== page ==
1 August 2012


Chatham House


Download paper in Arabic here

This paper summarizes the findings of two workshops held in London in April and May 2012, in which policy-makers, aid practitioners and analysts were invited to explore possible alternative futures for Yemen over the next five years. They identified and examined four possible scenarios:

  • Transformation: Yemen is on the path to reform and sustainable transformation of the political settlement. This is driven by a political decision by Saudi Arabia and the Gulf states to invest substantially in Yemen’s economy, in order to ensure stability. This, in turn, opens the way for the regime elite to modernize its business practices. 
  • Reform Gone Awry: Reform is attempted too far, too fast and it flounders. This is driven by the government’s attempt to enact ambitious reforms that it lacks the strength or support to carry through. Attempts to press forward with economic and security reforms aggravates factional tensions within the regime elite, resulting in further conflict.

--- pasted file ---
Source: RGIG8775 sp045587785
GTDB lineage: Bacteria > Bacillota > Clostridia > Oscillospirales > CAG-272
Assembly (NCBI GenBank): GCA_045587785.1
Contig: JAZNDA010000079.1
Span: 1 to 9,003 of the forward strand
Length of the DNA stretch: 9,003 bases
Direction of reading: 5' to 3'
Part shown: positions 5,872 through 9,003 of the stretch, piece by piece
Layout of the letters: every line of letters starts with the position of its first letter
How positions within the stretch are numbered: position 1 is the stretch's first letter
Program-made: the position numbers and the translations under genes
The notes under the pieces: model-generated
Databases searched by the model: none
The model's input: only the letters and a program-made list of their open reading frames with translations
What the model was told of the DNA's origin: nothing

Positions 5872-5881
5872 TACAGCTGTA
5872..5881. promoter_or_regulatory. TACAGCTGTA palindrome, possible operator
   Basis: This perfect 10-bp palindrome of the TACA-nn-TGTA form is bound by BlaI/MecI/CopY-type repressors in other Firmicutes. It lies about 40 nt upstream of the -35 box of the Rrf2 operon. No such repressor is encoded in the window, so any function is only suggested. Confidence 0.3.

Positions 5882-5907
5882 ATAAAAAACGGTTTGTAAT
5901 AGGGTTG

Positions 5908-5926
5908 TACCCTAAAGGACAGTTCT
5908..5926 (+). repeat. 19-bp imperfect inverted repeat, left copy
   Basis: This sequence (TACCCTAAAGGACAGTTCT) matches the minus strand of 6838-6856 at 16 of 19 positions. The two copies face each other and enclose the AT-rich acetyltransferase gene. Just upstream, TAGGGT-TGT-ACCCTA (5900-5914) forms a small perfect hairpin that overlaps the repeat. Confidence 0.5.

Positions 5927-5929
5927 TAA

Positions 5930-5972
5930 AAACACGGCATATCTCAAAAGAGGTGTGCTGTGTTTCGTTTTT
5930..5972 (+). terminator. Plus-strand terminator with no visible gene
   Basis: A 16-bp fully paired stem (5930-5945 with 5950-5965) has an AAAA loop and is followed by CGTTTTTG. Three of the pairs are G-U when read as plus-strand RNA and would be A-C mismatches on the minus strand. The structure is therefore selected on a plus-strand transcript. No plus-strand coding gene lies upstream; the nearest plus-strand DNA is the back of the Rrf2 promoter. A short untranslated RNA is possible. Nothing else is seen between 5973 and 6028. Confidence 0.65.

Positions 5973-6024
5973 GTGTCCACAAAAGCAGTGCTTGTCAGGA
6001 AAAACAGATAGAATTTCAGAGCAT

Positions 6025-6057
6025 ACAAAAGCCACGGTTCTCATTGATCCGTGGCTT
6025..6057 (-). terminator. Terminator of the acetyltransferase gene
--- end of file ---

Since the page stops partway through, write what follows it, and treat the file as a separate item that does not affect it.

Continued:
• Strategic Choices Deferred: The current regime elite maintains the status quo. This is driven by manipulation of the security challenges, drawing in foreign military aid and providing the rationale for deferring domestic reform. It is characterized by a consensus among the current regime elite to maintain 'business as usual'. 
  • Degeneration: Yemen's security problems become increasingly complex, the economy degenerates and humanitarian indicators continue to slide. This scenario was briefly examined in connection with the second and third scenarios.

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